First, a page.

The German healthcare system is one of the best in the world, with universal coverage that means nobody lives in fear of huge medical bills. But one of the reasons the system is so good is just how much detail it contains - which can make it tough to take in. If you’re new to Germany or heading there soon, our guide will give you the key details involved in this complex but impressive system.
Money in Germany is denominated in Euros - EUR if you’re talking about currency exchange, or simply € if you’re mentioning prices. But once you’re set up with German health insurance, you shouldn’t be looking at too many upfront costs at all.
- Public, private or universal healthcare: Germany has universal healthcare coverage, which means everyone living in Germany must have health insurance.
- Percentage on public vs private health insurance: Most people have public health insurance, but around 10% have private.
- Population % covered by health insurance: 100%
- Average cost for public health insurance for 1 person is 7.5% of income, or 15% if you’re self-employed.
- Number of pharmacies: Over 20,000 pharmacies in Germany, or one per every 4,000 people
- Number of hospitals: Around 2,000.
German healthcare isn’t free, but when you’re covered with health insurance, getting ill shouldn’t be a costly affair. For most people, health insurance is paid for through your monthly salary - you’ll have to contribute around 7.5% of it. But there are lots of exceptions to this, as this article will cover later.
If you’re moving to Germany, it will be vital to have enough euros around at the beginning of your trip so that you’re covered for all the expenses you’ll face, including initial health insurance costs. Make sure you don’t lose out when transferring your money from your old bank account - TransferWise is fair and gives you the same exchange rate you find on Google, meaning you don’t end up paying big cuts like you do with banks and normal money transfer services. And with a Borderless account you can even hold your money in euros or up to 27 other currencies and then pay out to your German bank account at any time, protecting you against fluctuations in currency rates.
Germany has a universal healthcare system - one of the world’s oldest, in fact, dating back to the 1880s. It’s a legal obligation for everyone living in Germany to have health insurance and there are restrictions on the type of insurance that people can have, too.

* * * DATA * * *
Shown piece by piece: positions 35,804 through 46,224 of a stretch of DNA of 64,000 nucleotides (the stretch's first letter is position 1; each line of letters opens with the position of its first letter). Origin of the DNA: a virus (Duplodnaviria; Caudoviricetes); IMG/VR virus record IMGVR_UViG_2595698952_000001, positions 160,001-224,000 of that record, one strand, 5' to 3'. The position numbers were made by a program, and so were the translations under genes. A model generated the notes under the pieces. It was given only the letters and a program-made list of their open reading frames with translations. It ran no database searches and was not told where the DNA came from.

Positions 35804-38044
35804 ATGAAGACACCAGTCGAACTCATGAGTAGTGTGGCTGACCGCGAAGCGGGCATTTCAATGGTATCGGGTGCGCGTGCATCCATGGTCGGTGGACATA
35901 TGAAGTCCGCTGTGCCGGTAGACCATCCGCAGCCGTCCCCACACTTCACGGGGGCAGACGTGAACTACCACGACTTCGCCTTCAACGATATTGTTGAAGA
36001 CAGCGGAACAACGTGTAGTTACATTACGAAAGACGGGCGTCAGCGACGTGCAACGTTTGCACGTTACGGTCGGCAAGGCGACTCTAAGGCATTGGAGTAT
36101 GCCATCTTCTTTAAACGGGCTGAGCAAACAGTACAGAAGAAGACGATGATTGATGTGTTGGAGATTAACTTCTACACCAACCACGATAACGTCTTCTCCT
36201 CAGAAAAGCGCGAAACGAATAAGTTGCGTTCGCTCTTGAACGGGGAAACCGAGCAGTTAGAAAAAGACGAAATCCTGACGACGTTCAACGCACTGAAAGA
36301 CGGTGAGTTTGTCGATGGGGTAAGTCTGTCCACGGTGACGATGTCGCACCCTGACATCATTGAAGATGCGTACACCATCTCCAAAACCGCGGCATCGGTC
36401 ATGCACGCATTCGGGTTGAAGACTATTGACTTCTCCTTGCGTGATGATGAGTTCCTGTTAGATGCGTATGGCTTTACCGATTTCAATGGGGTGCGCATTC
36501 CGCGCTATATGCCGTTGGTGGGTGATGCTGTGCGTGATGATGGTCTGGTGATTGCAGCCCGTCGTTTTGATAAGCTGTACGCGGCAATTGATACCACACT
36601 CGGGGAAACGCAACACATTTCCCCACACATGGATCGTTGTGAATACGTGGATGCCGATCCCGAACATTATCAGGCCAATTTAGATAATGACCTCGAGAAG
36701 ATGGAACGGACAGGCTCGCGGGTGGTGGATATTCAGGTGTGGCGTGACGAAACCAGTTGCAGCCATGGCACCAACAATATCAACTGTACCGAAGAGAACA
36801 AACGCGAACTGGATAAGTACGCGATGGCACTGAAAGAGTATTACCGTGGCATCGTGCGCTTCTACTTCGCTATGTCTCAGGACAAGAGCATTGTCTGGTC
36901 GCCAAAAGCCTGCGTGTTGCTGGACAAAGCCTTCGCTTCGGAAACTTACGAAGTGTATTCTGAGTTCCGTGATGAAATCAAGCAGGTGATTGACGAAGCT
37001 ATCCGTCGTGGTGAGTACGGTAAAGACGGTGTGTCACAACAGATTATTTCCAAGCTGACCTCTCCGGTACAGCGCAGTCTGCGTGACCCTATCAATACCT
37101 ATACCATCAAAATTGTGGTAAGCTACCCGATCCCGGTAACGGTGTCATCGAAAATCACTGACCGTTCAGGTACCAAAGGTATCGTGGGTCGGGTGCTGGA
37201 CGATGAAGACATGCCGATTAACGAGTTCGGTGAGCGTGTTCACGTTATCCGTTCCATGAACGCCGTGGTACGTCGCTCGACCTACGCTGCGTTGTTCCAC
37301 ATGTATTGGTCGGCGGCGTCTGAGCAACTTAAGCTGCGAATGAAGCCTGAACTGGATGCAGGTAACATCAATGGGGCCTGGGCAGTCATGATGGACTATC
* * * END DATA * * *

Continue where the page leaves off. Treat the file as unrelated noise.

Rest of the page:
There are both public and private systems in Germany. Most people have to have gesetzliche Krankenversicherung (statutory / public insurance). However, certain groups have the right to take private Krankenversicherung (private insurance) instead if they want to.
Gesetzliche Krankenversicherung (GKV) is a system run by the German state, although it is administered by independent non-profits. There are over 100 of these to choose between, but because they are closely regulated by the state, they all offer similar policies with similar benefits. Most people in Germany have to have GKV.
If you have a job, GKV costs around 7.5% of your monthly salary and your employer contributes about the same amount on top. The overall contribution is, therefore, about 15% of your wages, but you only pay half of that yourself. If you’re self-employed, you’re personally responsible for the full 15%. This is why many self-employed people go private - it can work out cheaper.
However, for self-employed people working in an artistic field, the government offers to pay half of the bill in the same way that an employer would. This is done via the Künstlersozialkasse (KSK), and it means that state healthcare is often the cheapest and safest option for artistically-inclined freelancers. Talk to the KSK at the same time as choosing a health insurance policy to find out if you might be eligible.
Only some people in Germany can exchange their statutory healthcare policy for a private Krankenversicherung (PKV or private policy), although people do have the right to top up their state coverage with private extras if they want to. For instance, it’s fairly normal for people to add additional private insurance for more thorough dental care.
You can choose private healthcare instead of GKV if you earn over a certain amount (€57,600 in 2017), or if you’re self-employed or a civil servant. Students can opt for this system too at special rates. The amount you pay varies depending on your age and state of health as well as what options you want.
Self-employed people have to pay their full health insurance bill themselves, with no government help unless they’re eligible for the KSK (see above). Cheaper private policies are often appealing to freelancers because they can work out as costing less than 15% of their earnings. At the other end of the scale, high earners may prefer to go private to take advantage of benefits not available on the state system.
This can take some time, so if it’s possible to get a head start before you arrive then you should try and do so.
If you’re moving to Germany from outside the EU on a residency visa, you’ll likely need to provide evidence that you have a valid health insurance policy as part of your visa application. So you should do all this well in advance of when you plan to move.
- Firstly, work out if you have to have statutory insurance or if private is an option. If you’re self-employed and work in an artistic field, don’t forget to consider the KSK.
- Use a comparison website or speak to a specialist to choose between the available options. This website has great information on the similar-but-different GSK providers, and PKV comparison sites include PKV-Gesundheit, Krankenkassen Deutschland and Check24.
- Choose a provider and talk things through with them - there will be some forms to fill out.
- You should receive a health card in the post once you’re fully signed up.
- When your details are in order, get yourself to a local practice and register with a Hausarzt (local doctor).